Positive reinforcer: is a stimulus that, when presented immediately following a behavior,
causes the behavior to increase in frequency.
event can be used to strengthen other behaviors in other situations.
Operant behaviours: behaviours that operate on the environment to generate
consequences and are in turn influenced by those consequences
followed by reinforcers are strengthened
followed by punishers are weakened.
FACTORS INFLUENCING THE EFFECTIVENESS OF POSITIVE REINFORCEMENT
1. Selecting the Behavior to Be Increased
2. Choosing Reinforcers ("Different Strokes for Different Folks")
Most positive reinforcers can be classified under five somewhat overlapping
headings: consumable, activity, manipulative, possessional, and social.
1. Consumable reinforcers are items that one can eat or drink
2. Activity reinforcers are the opportunities to watch television,
3. Manipulative reinforcers include the opportunities to play with a toy
4. Possessional reinforcers enjoy some other item that one can possess (at least
5. Social reinforcers include affectionate or other indication of social attention.
Another method is simply to observe the individual in everyday activities and note
those activities engaged in most often.
It is often quite effective to allow an individual to choose among a number of
No matter how you have selected a potential reinforcer for an individual, it is always
the individual's performance that tells you whether you have selected an effective
an object or event is defined as a reinforcer only by its effect on behavior.
It is also worth noting that the extrinsic-intrinsic distinction between reinforcers
may not even be valid: All reinforcers involve external (i.e., extrinsic) stimuli and all
have internal (i.e., intrinsic) aspects.
Escape conditioning or negative reinforcement, which states that there are certain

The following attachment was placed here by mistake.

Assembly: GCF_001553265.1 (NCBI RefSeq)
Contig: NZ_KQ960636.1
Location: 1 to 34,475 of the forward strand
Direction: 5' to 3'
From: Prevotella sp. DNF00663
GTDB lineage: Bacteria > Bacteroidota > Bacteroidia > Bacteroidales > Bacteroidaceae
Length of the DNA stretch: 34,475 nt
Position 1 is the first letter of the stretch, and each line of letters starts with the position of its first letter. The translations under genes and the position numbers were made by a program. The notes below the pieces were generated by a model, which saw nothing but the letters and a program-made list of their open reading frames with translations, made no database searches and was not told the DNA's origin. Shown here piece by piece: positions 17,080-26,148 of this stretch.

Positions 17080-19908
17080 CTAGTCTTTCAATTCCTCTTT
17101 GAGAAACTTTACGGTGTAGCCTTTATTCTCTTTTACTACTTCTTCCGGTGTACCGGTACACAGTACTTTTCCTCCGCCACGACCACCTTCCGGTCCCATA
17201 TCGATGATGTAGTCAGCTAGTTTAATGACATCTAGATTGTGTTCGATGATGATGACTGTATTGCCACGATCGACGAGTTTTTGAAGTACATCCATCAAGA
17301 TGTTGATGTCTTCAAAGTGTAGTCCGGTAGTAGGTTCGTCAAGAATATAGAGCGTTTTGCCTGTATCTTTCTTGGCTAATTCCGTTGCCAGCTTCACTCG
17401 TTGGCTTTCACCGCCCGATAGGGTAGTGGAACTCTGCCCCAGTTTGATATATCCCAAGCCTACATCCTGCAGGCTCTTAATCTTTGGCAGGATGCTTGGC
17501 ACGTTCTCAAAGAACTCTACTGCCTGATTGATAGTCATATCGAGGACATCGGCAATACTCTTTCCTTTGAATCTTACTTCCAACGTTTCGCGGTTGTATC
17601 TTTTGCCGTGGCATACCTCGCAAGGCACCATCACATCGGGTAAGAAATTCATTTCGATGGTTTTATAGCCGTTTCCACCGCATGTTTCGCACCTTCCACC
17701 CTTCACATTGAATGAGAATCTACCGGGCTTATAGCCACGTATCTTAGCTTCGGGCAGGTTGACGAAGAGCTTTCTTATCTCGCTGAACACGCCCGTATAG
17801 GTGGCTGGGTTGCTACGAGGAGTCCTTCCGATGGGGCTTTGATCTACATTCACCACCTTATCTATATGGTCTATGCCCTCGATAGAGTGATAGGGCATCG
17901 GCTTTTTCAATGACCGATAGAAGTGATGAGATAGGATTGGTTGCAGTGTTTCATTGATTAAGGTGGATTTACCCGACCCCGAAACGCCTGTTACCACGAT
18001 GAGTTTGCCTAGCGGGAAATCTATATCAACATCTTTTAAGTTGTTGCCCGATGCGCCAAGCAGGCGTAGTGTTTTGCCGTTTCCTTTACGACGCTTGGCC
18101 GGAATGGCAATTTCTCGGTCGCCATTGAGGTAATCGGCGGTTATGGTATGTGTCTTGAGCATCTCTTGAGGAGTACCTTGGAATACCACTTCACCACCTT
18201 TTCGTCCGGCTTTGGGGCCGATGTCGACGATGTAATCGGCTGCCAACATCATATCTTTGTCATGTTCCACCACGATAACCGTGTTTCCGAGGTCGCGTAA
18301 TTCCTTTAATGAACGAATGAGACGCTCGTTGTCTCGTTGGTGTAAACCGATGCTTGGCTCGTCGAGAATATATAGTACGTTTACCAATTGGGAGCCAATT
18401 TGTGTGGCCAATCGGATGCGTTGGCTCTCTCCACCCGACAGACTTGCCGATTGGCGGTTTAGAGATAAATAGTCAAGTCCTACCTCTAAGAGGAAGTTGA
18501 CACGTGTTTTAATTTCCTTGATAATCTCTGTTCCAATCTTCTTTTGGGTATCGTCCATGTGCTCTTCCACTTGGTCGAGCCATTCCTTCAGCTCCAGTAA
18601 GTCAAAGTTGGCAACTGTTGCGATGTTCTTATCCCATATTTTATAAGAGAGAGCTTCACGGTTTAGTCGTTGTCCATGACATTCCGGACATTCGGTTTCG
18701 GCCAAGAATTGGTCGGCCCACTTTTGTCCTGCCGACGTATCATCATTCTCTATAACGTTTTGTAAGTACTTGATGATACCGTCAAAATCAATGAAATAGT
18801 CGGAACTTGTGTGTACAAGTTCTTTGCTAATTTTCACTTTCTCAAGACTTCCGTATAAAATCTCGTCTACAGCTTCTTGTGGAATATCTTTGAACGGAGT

stimuli, called aversive stimuli, whose removal immediately after the occurrence of a
behavior will increase the likelihood of that behavior.
Premack principle- if the opportunity to engage in a behavior that has a high probability
of occurring is made contingent on a behavior that has a low probability of occurring, then
the behavior that has a low probability of occurring will be strengthened.
3. Motivating Operations
Deprivation: indicates the time during which an individual does not experience a
the longer the period, the more effective the reinforcer will be.
Satiation: a condition in which an individual has experienced a particular reinforcer to
such an extent that it is temporarily no longer reinforcing. Motivating operations (MOs): Events or conditions (a) temporarily alter the effectiveness
of a reinforcer and (b) alter the frequency of behavior reinforced by that reinforcer
(such as deprivation and satiation that)
might be thought of as a motivational variable--a variable that affects the likelihood
and direction of behavior.
4. Reinforcer Size
The size (magnitude) of a reinforcer is an important determinant of its effectiveness.
optimum amount of a reinforcer to ensure its effectiveness depends on additional
factors, such as the difficulty of the behavior and the availability of competing
behaviors for alternative reinforcers.
the reinforcer on each trial should be small enough to minimize satiation and
maximize the number of reinforced trials p